Using Gold Nanoshells to Enhance Electroporation and Uptake Through the Cell Membrane
Alisha D. Peterson, Mark J. Jaroszeski, and Vinay K. Gupta
Department of Chemical & Biomedical Engineering, University of South Florida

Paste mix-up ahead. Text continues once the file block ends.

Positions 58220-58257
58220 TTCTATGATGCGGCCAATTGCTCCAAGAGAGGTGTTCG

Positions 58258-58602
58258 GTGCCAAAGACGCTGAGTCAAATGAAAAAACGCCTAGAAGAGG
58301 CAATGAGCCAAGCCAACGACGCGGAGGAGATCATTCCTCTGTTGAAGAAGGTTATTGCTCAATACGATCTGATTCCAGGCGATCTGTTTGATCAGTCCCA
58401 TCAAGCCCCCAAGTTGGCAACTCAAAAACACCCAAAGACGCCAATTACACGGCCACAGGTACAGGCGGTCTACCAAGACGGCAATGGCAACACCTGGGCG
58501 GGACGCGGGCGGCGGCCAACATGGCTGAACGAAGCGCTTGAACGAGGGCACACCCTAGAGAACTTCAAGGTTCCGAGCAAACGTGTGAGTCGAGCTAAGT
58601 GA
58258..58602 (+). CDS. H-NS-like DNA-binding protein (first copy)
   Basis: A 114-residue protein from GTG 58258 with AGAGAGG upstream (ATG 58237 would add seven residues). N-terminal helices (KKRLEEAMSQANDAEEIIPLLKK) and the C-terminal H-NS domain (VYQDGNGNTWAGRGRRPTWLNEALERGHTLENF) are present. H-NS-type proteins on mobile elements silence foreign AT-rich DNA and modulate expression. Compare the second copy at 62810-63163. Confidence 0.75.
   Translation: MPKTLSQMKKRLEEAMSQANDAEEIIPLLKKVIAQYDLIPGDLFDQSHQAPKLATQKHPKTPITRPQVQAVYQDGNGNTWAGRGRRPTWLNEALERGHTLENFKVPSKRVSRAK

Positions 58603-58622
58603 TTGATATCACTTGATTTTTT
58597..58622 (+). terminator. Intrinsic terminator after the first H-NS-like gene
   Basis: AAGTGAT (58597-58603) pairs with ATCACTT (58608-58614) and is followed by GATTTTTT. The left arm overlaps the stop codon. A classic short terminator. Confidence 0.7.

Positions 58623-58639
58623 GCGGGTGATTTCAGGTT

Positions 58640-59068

Electroporation is a technique in which an external electric field is applied across a cell membrane. The applied field causes a disruption in the membrane creating pores, which ultimately allows for an increase in uptake of the surrounding media by the cell. The technique of electroporation has been studied for various applications including gene delivery and drug delivery. However, a continuing challenge is to enhance the delivery rates as well as the types of therapeutic agents that need to be delivered. In this context, gold nanoshells can form the basis of enhancing electroporation of the cell membrane. Gold nanoshells are nanoscale particles composed of a silica core and a thin gold shell. These particles are of great interest due to their unique and tunable optical properties, large surface area, and ability to heat locally. Nanoshells are being currently studied for applications in tumor imaging, drug delivery, and tumor ablation. Our research focuses on combining the conductive properties of gold nanoshells with the electroporation technique to enhance cellular uptake of therapeutic agents. The goal is to amplify the effects of the electric field on the cell membrane in order to increase permeability. Concurrently, the nanoshells can also serve as the carriers for delivery of the therapeutic agents by attach the biomolecules to the nanoshell surface. In this presentation we will present results from two phases of our research. First, the synthesis and characterization of gold nanoshells will be discussed. Secondly, the use of these nanoshells in electroporation of fibroblast cells (a model system) will be discussed. The influence of gold nanoshells on in-vitro cellular uptake of Sytox Green, an amino acid stain, will be shown. Results from the interplay of parameters such as voltage amplitude, number of electric pulses, pulse length, and ratio of particles to cells concentration will be presented.